Contributed by Sara Zorich
January 11, 2013 was a victory day for the Equal Employment Opportunity Commission (EEOC) in the matter of EEOC v. UPS, 2013 U.S. Dist. LEXIS 4462 (N.D. Ill. Jan. 11, 2013) and a day on which employers should take note that courts have made it less burdensome in the Northern District for the EEOC to bring class action lawsuits against employers.
In 2009, the EEOC filed a complaint on behalf of Trudi Momsen (Momsen) and other unidentified class members alleging that United Postal Service (UPS) violated the Americans with Disabilities Act (ADA) by permitting Momsen and the other class members only twelve-month leaves of absence and failing to provide them with reasonable accommodations for their disabilities. The court dismissed the complaint on the basis that the EEOC had failed to plead that Momsen and others were qualified individuals under the ADA. The EEOC then filed an amended complaint pleading additional facts about Momsen, added an additional individual and plead more specific facts stating that the unidentified class members were qualified individuals able to perform the essential functions of their job and that UPS failed to reasonably accommodate these unidentified individuals. The EEOC did not plead any specific facts with regard to any of the unidentified individuals. The court once again dismissed the EEOC’s complaint on the basis that it failed to plead any specific facts regarding the unidentified individuals. The EEOC then sought leave to file a second amended complaint that added the claim that the unidentified individuals were part of a common scheme to terminate individuals with disabilities through an alleged inflexible process and lack of individual analysis, which the Court denied.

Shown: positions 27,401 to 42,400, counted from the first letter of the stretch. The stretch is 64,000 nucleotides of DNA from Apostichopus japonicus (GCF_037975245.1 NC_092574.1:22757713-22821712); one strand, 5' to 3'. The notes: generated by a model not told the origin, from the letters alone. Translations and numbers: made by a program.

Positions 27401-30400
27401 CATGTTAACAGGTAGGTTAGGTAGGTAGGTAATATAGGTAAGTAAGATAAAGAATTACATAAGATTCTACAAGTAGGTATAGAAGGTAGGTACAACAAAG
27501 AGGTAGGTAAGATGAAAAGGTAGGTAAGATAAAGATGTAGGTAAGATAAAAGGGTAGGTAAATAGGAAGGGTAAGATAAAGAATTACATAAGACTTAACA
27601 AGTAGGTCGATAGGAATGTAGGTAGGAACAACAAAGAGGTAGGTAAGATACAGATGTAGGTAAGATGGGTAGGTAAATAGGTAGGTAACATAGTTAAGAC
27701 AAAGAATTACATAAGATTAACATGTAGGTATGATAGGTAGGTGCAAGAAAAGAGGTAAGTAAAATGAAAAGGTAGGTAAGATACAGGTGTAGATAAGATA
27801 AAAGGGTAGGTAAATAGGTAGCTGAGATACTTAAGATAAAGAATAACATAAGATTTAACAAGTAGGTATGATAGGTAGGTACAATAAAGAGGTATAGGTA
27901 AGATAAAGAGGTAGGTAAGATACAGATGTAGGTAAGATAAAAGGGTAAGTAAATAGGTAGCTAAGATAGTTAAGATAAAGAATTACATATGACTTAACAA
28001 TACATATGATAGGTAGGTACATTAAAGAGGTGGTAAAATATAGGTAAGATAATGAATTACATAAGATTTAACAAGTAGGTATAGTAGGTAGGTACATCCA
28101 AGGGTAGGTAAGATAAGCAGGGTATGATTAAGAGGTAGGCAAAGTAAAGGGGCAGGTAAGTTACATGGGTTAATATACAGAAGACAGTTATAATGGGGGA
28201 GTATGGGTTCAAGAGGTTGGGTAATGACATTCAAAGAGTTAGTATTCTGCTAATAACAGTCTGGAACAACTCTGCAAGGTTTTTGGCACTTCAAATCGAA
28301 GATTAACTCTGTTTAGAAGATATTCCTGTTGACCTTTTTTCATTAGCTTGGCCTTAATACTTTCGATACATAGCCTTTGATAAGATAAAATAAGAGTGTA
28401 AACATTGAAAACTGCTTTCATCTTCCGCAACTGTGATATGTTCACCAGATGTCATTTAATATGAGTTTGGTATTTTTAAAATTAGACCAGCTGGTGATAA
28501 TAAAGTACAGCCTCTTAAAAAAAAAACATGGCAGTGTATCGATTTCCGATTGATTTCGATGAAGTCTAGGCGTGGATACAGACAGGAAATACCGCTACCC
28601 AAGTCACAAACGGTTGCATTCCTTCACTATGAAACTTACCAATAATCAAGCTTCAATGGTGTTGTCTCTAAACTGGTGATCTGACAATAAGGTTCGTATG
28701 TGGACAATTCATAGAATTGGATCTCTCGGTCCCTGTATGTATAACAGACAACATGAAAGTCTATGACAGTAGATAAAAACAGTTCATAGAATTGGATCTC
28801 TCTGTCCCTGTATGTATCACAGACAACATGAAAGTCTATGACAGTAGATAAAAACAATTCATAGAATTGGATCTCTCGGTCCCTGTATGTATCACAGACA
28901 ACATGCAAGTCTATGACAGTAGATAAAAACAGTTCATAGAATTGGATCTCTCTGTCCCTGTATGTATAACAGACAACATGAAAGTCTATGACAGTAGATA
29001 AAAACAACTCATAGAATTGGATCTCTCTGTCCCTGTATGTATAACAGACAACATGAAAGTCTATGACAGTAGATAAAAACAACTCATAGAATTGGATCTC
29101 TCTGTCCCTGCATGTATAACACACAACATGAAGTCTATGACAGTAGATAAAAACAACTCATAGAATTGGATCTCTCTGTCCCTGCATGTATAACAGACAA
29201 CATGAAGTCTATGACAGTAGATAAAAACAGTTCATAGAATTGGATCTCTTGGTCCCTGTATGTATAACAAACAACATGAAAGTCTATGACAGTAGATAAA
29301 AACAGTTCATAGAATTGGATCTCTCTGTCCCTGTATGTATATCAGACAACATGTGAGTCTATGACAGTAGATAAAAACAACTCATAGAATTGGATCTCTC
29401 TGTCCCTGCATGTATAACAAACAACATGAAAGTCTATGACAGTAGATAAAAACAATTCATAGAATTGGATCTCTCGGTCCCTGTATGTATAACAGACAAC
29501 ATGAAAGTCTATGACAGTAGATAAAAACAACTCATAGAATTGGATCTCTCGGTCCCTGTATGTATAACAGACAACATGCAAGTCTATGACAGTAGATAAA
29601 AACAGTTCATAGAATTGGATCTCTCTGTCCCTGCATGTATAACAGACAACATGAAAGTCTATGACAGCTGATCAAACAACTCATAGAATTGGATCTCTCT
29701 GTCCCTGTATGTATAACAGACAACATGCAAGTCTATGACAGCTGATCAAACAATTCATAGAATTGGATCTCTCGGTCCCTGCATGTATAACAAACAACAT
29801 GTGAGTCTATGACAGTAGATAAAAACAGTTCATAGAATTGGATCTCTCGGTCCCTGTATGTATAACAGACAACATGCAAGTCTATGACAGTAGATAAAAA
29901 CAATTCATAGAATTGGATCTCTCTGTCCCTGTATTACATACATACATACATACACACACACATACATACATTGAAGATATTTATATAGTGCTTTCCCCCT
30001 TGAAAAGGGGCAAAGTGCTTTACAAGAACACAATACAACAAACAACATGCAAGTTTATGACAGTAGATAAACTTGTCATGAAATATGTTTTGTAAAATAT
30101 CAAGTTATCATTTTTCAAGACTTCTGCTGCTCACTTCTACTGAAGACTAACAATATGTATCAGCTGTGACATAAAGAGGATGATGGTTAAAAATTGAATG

In response to the court’s denial, the EEOC then filed a motion requesting the district court to certify the matter for appeal to address whether the EEOC must plead individual facts regarding class members. In its response to the EEOC’s motion, the court reviewed its prior rulings, reviewed the case law and reversed its prior dismissals of the EEOC complaints. In a change of stance, the court held that the EEOC’s first amended complaint met the sufficient pleading standard since it identified “the statutes that UPS allegedly violated; the time frame in which the alleged violations occurred; the names of two presently identified victims; a general description of the class of aggrieved persons; the specific claims alleged and their elements as to the charging party and the class of aggrieved persons; the types of conduct to which the named claimants and the unidentified class were subjected; and the remedies being sought.” Thus, the court changed its previous view and now found that the EEOC did not have to plead any specific facts about unidentified class members in order to survive a motion to dismiss.
Take away: Employers should be cognizant that the EEOC is aggressively pursuing class actions against employers. Furthermore, based on the ruling in this matter, the EEOC may file a class action without having to plead any specific evidence regarding unidentified class members. This does not mean that the EEOC will be victorious on the merits of the case, but rather that this minimal pleading will allow them to survive a motion to dismiss.